|Year of selection||2016|
|Institution||The University of Manchester|
Type of support
250 000 €
African cities grow in novel and complex ways, yet they are intimately connected to wider geographies. In preparing for tomorrow’s challenges, in-depth historical and social studies are needed to understand what shapes contemporary urban infrastructures in the Global South. Dr. Henrik Ernstson’s scientific program aims to shed light on the complex realities that shape the heterogeneity of infrastructures in cities such as Luanda, Kampala and Nairobi. His team will look at how urban realities and risks are connected via urban infrastructures with the purpose to provide governments, civil society and external funders with insights that can help to better ground sustainability strategies adapted to urban conditions of the Global South.
“The core output of our project,” Dr. Ernstson says, “is an in-depth multi-sited case study about Luanda’s connection with Brazil and China through the selling of oil to secure urban infrastructure investments. Such in-depth case studies that connect ‘local’ and ‘global’ dynamics in African cities, especially through South-South linkages, are missing but sorely needed.” Dr Ricardo Cardoso, who is one of two postdocs in the project, continues: “Oil sits at the nexus of a whole range of exchanges that shape Luanda, including building norms and standardizations, but also how the sudden influx of capital after the long civil war of Angola came to interrupt and displace working class people to give space for new and often prestigious building projects in the name of progress and development.”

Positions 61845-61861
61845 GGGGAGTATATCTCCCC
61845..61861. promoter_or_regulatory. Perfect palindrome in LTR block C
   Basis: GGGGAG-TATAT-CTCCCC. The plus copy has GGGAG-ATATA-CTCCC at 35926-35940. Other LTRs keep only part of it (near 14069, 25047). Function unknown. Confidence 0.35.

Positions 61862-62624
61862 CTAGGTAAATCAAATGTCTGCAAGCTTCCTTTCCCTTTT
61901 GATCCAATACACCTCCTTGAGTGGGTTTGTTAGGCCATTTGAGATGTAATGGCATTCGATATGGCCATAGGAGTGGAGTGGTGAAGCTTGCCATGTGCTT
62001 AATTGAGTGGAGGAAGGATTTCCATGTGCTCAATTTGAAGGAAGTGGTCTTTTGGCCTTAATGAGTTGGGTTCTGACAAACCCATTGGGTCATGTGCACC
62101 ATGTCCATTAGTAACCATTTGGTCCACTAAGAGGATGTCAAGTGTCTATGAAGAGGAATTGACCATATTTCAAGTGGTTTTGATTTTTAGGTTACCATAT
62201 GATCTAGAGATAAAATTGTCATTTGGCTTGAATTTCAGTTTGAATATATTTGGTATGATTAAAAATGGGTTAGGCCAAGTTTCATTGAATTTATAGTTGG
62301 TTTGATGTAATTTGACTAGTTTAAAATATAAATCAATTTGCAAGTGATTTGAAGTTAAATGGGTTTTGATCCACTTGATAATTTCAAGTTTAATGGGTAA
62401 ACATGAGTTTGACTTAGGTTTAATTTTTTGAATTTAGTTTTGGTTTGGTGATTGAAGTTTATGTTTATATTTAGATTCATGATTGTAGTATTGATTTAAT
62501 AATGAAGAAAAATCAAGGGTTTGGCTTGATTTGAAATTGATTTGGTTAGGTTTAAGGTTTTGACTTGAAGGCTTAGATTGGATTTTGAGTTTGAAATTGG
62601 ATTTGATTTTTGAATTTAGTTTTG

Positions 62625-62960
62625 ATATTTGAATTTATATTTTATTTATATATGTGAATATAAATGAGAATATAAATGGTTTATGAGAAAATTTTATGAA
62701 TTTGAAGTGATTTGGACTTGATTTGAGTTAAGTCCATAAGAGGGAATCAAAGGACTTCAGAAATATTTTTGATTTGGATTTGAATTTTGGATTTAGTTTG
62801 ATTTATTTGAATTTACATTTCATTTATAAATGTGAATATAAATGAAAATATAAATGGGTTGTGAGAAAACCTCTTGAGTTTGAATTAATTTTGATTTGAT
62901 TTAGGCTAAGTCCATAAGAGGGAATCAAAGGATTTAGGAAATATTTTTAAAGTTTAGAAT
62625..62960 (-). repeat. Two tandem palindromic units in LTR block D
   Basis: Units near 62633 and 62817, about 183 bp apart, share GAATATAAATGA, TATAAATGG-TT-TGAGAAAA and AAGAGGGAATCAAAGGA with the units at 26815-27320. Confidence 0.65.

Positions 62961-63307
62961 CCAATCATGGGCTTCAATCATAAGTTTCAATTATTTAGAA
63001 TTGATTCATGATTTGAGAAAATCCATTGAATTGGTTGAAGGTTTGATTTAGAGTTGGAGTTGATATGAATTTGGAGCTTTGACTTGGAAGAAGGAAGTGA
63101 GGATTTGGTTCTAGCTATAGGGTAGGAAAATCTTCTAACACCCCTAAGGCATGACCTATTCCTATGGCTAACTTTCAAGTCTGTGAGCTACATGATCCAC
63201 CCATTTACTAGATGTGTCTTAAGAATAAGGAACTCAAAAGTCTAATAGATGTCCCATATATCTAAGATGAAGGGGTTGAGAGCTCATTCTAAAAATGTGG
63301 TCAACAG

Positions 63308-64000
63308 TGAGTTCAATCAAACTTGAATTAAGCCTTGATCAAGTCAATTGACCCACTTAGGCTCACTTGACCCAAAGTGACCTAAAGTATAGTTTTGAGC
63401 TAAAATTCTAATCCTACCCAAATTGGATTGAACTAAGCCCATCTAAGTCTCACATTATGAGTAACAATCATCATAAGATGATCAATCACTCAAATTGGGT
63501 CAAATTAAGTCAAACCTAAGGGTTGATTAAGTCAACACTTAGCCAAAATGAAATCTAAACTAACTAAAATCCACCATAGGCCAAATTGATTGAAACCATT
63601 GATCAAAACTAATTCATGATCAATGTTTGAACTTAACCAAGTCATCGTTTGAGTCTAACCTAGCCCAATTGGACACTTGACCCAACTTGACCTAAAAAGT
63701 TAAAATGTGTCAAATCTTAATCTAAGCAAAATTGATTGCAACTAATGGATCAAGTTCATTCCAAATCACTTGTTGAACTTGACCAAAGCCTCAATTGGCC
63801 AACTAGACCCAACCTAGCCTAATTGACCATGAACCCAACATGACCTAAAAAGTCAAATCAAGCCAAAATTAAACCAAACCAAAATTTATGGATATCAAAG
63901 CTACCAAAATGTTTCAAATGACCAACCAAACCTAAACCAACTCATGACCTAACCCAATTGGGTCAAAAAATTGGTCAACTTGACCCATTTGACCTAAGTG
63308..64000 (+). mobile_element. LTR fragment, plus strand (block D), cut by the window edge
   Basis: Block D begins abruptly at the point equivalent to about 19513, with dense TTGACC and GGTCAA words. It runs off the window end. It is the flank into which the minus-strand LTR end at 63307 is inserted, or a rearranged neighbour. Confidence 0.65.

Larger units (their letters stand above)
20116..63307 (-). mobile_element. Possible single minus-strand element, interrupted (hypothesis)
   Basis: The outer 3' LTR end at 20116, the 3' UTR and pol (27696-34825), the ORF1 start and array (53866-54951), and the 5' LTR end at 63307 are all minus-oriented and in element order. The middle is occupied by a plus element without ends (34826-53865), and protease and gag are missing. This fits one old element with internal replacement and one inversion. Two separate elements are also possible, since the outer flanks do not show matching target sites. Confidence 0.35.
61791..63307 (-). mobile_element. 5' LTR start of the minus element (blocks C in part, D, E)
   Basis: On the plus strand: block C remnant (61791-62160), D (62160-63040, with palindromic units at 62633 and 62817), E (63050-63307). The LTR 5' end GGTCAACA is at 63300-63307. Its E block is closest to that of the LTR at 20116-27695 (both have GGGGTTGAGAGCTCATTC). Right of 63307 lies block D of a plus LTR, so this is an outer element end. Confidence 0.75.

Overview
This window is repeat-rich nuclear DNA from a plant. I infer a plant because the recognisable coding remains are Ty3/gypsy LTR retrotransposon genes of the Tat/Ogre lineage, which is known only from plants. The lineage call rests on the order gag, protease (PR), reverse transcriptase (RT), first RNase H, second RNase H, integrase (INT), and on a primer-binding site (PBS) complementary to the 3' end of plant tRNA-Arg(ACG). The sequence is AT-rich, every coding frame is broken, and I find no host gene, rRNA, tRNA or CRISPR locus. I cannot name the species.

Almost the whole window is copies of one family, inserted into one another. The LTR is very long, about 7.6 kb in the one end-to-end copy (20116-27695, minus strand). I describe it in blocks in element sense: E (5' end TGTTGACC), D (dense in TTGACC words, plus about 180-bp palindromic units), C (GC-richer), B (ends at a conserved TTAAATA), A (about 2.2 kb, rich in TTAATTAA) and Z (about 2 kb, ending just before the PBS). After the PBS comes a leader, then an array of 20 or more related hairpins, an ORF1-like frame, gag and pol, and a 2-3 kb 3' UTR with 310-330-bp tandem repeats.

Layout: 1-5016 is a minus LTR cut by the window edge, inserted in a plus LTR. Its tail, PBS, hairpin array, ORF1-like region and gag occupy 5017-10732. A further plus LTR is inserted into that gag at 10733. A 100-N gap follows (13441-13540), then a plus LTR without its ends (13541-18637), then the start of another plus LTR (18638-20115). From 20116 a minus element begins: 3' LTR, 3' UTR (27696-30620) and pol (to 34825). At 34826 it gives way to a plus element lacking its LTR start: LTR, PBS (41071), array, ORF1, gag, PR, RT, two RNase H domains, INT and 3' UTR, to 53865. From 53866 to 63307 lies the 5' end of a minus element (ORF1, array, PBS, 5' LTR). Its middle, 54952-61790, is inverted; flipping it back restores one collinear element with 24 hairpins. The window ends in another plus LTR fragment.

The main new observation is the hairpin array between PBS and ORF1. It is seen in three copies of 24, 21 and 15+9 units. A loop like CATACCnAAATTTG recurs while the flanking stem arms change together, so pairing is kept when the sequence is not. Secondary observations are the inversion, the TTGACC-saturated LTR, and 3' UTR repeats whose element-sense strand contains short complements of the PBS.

It was Dr. Cardoso’s PhD studies on “petro-urbanisation” between Angola and Brazil that prepared for this more extensive project, which includes recent linkages to China. From the 2000s, China took over the role Brazil had played since the 1980s: “When China emerged as a global power,” says Dr Jia-Ching Chen who will do field work there, “it secured oil and energy in far-off places but also embarked on creating an international market for its newly-found technical and engineering expertise.” While there are many studies that look at how former colonial European powers shaped African cities, this project focuses on novel South-South connections.
Looking at trends driven from 'above' but also from 'below'
However, while the building of a city through the exchange of oil is certainly a global story, it is also a story that must be deeply situated: “While we examine the political economy of infrastructure planning and construction from ‘above,’ our analysis is also driven by closely grounded attention to the way infrastructures are negotiated through everyday politics from ‘below’,” says Dr. Wangui Kimari, another postdoc in the project.
To deliver cutting-edge outputs, the team will develop a “theory lab” (with Dr. António Tomás) with an international workshop that focuses on how African cities continues to be “targets” for imperialist projects and expansions and how colonial and post-colonial legacies shape the built environment. Dr Ernstson will also develop a “street lab” with Luandan artists building on his previous work across art and research. This will facilitate workshops with residents to surface everyday understandings and contradictions with two planned outputs; a paper zine and a film. The long-term aim is to use the AXA Research Award as a foundation towards a 10-year research programme at The University of Manchester into comparative urban environmentalism with a focus on the Global South.